Business leaders must invest in their own skills to stay ahead

As the post-covid battle for talent rages, the new chair of the Institute of Directors (IoD) North Wales branch believes business leaders investing in their own skills could be the key when it comes to holding on to their best staff.

With a reported one million job vacancies across the UK, and many firms expanding their catchment area by embracing remote working, North Wales employers are facing stiffer competition for their employees.

And IoD North Wales chair David Roberts says that as well as focusing on factors such as current staff benefits to help ward off letters of resignation, self-development is a critical component.

David, who also runs peer-to-peer business advisory and coaching provider The Alternative Board in North Wales, has seen and heard first-hand the challenges companies face to keep skills in-house.

He said: “Most people start running their own companies because they have a particular area of expertise, but unless they’re running a human resources business, for example, HR is one of the many skills they just have to pick up along the way.

“HR is so much more than what to do in a disciplinary or what happens with payroll. It’s about the development of your people and looking after their wellbeing and happiness, and the techniques and best practices for this constantly change.

“Many business leaders feel like they’re supposed to have all the answers as they’re the ones ultimately responsible for their organisation, but this is an unfair assumption.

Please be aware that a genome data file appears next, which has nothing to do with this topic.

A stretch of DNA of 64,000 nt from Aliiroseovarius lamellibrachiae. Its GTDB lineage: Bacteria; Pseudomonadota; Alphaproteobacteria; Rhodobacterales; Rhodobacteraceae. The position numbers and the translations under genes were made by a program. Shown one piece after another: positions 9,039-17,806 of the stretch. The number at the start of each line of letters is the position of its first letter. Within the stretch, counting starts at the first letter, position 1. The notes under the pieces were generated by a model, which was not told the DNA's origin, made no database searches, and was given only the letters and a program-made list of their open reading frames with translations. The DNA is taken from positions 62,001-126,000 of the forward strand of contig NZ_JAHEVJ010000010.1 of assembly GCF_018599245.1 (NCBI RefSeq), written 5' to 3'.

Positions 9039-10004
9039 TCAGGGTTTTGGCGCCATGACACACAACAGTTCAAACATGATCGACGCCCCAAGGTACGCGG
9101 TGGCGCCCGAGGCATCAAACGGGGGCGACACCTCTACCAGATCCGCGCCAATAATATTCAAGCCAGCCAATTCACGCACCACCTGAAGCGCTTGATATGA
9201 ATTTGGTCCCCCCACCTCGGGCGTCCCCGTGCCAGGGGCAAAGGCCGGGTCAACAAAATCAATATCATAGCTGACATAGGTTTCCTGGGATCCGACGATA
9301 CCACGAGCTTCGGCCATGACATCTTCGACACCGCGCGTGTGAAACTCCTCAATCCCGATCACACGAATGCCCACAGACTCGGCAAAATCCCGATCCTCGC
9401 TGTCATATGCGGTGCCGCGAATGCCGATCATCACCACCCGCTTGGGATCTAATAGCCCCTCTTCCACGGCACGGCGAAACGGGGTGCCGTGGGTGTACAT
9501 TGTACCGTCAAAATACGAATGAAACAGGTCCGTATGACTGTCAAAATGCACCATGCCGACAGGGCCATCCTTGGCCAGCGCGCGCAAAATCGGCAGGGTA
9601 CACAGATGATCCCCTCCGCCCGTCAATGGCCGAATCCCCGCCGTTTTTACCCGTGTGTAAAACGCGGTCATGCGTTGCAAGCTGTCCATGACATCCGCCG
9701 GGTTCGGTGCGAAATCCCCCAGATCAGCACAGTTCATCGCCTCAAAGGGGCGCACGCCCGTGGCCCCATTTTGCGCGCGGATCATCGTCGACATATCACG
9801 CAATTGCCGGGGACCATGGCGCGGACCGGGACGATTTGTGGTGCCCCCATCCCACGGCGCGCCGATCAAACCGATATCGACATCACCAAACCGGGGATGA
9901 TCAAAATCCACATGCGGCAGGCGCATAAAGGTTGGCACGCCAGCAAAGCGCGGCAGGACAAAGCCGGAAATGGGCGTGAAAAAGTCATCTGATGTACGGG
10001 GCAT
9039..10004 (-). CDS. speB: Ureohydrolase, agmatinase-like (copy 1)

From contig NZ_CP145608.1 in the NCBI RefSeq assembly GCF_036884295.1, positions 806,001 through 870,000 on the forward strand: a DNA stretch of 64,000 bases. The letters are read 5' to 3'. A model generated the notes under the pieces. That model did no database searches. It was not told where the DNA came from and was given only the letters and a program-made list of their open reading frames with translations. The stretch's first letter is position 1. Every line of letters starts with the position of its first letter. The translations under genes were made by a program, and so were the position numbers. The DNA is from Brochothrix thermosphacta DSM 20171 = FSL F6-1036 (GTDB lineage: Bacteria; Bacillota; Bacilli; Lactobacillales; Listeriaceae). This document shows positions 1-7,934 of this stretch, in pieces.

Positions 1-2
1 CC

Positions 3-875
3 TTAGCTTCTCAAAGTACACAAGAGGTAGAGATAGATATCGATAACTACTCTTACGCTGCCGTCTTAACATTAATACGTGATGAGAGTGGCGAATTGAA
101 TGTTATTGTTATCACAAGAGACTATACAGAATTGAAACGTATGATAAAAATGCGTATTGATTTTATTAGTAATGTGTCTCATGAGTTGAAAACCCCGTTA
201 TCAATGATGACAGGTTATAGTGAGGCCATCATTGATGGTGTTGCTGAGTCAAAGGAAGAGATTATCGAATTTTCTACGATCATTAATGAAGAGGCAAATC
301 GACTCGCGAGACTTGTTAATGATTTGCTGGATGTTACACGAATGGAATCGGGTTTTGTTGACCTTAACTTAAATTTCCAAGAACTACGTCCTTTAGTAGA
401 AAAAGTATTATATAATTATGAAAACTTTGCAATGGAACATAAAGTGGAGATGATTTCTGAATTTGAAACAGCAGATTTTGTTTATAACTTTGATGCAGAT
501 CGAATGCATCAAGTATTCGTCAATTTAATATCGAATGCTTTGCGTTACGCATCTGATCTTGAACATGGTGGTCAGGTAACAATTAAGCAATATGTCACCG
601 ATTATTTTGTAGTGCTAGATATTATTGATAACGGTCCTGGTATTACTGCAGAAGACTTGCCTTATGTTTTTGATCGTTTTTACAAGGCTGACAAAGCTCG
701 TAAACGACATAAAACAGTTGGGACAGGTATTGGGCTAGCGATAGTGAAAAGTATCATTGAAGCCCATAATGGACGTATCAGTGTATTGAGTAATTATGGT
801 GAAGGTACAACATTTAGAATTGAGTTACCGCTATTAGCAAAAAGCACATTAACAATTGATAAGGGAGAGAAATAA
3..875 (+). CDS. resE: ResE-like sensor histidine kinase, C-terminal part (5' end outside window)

“We are past the days of employees just wanting pay rises and other monetary benefits. This means business leaders can’t just throw money at the problem; they have to understand what motivates their workforce and put steps in place.

“The big question is how do you find out what those steps are, and that’s where investing in personal development becomes crucial.”

David, who is also chair of the North Wales Regional Skills Partnership, which is part of the North Wales Economic Ambition Board, also pointed at an increase in high-quality training becoming accessible due to remote learning.

He added: “Self-development doesn’t need to be time consuming. While at the top end you have Master’s degrees and PhDs, at the other end of the scale are short webinars and half-day training, with industry qualifications sitting in the middle.

“The key is identifying what your training need is and what courses will help fill that knowledge gap.

“In addition, while the ability to work remotely is increasing the chances of your staff being cherry picked by firms across the UK, the same technology means business leaders can access training they previously would have had to travel for.

“A perfect example is the IoD. Historically, members and non-members would often have to commute to London to complete learning. However, directors and senior management can now log on from the comfort of their own home and still receive the same level of training.”

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